Apache Mahout Hackathon Berlin

2010-12-14 20:50
Early next year - on February 19th/20th to be more precise - the first Apache Mahout Hackathon is scheduled to take place at c-base. The Hackathon will take one weekend. There will be plenty of time to hack on your favourite Mahout issue, to get in touch with two of the Mahout committers and get your machine learning project off the ground.

Please contact isabel@apache.org if you are planning to attend this event or register with the xing event so we can plan for enough space for everyone. If you have not registered for the event there is now guarantee you will be admitted.

If you'd like to support the event: We are still looking for sponsors for drinks and pizza.

Apache Mahout Hackathon Berlin

2010-12-14 20:50
Early next year - on February 19th/20th to be more precise - the first Apache Mahout Hackathon is scheduled to take place at c-base. The Hackathon will take one weekend. There will be plenty of time to hack on your favourite Mahout issue, to get in touch with two of the Mahout committers and get your machine learning project off the ground.

Please contact isabel@apache.org if you are planning to attend this event or register with the xing event so we can plan for enough space for everyone. If you have not registered for the event there is now guarantee you will be admitted.

If you'd like to support the event: We are still looking for sponsors for drinks and pizza.

Apache Mahout Hackathon Berlin

2010-12-14 20:50
Early next year - on February 19th/20th to be more precise - the first Apache Mahout Hackathon is scheduled to take place at c-base. The Hackathon will take one weekend. There will be plenty of time to hack on your favourite Mahout issue, to get in touch with two of the Mahout committers and get your machine learning project off the ground.

Please contact isabel@apache.org if you are planning to attend this event or register with the xing event so we can plan for enough space for everyone. If you have not registered for the event there is now guarantee you will be admitted.

If you'd like to support the event: We are still looking for sponsors for drinks and pizza.

Apache Mahout Hackathon Berlin

2010-12-14 20:50
Early next year - on February 19th/20th to be more precise - the first Apache Mahout Hackathon is scheduled to take place at c-base. The Hackathon will take one weekend. There will be plenty of time to hack on your favourite Mahout issue, to get in touch with two of the Mahout committers and get your machine learning project off the ground.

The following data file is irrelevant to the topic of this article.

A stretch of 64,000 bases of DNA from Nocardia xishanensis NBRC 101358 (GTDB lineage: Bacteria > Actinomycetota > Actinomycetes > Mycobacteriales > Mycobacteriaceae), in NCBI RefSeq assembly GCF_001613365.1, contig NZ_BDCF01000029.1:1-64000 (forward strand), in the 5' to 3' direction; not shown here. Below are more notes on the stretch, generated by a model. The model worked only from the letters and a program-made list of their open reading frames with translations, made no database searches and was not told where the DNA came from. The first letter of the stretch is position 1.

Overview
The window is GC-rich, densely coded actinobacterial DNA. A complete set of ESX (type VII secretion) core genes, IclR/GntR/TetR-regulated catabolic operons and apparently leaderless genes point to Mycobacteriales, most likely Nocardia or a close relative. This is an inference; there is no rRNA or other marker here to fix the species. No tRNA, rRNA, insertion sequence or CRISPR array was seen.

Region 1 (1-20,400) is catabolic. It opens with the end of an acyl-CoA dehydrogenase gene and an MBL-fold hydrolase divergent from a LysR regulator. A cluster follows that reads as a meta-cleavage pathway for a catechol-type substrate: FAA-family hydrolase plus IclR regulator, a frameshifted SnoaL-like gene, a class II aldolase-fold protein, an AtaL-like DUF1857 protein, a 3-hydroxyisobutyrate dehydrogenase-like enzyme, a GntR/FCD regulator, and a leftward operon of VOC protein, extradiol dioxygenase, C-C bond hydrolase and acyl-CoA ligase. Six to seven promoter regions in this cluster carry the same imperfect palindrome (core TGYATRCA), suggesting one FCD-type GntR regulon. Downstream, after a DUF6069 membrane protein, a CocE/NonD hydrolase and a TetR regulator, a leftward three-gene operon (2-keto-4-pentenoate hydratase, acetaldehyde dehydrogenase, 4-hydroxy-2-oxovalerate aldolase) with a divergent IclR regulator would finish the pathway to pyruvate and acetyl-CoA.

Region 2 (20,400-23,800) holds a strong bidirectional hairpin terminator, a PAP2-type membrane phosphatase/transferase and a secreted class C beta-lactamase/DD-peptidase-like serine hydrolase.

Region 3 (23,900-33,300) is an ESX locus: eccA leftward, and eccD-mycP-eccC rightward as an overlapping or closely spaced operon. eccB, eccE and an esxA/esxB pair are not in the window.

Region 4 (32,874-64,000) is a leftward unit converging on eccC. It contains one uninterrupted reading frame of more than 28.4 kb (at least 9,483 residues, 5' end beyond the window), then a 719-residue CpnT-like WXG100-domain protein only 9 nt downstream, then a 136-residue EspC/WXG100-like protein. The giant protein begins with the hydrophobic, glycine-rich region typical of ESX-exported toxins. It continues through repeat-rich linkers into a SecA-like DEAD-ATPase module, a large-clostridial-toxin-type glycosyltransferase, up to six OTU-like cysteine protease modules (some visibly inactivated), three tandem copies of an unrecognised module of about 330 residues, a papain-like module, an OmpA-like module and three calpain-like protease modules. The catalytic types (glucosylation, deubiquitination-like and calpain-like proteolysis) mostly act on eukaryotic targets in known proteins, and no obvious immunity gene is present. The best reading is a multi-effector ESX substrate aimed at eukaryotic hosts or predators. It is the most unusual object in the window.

Please contact isabel@apache.org if you are planning to attend this event or register with the xing event so we can plan for enough space for everyone. If you have not registered for the event there is now guarantee you will be admitted.

If you'd like to support the event: We are still looking for sponsors for drinks and pizza.

Apache Mahout Podcast

2010-12-13 21:21
During Apache Con ATL Michael Coté interviewed Grant Ingersoll on Apache Mahout. The interview is available online as podcast. The interview covers the goals and current use cases of the project, goes into some detail on the reasons for initially starting it. If you are wondering what Mahout is all about, what you can do with it and which direction development is heading, the interview is a great option to find out more.

Teddy in Antwerp

2010-12-12 21:30
When at Devoxx Teddy went to the city taking a few pictures of the Grote Markt, the Haven as well as the main train station.




Apache Lunch Devoxx

2010-12-11 21:30
On Twitter I suggested to host an Apache dinner during Devoxx. Matthias Wesendorf of Apache MyFaces was so kind to take up the discussion carrying it over to the Apache community mailing-list. It quickly turned out that there was quite some interest with several members and committers attending Devoxx. We scheduled the meetup for Friday after the conference during lunch time.
I pinged a few Apache related people I knew would attend the conference (being a speaker and a committer at some Apache project almost certainly resulted in getting a ping). Steven Noels kindly made a reservation at a restaurant close by and announced time and geo coordinates on party.apache.org. Although several speakers had left already that very same morning, we turned out to be eleven people – including Stephen Coleburn, Mathias Wessendorf, Steven Noels, Martijn Dashorst of the Apache Wicked project. Was great meeting all of you – and being able to put some faces to names :)

Devoxx – Day three

2010-12-10 21:28
The panel discussion on the future of Java was driven by visitor submitted and voted questions on the current state and future of Java. The general take-aways for me included the clear statement that the TCK will never be made available to the ASF. The promise of Oracle to continue supporting the Java community and remaining active in the JCP.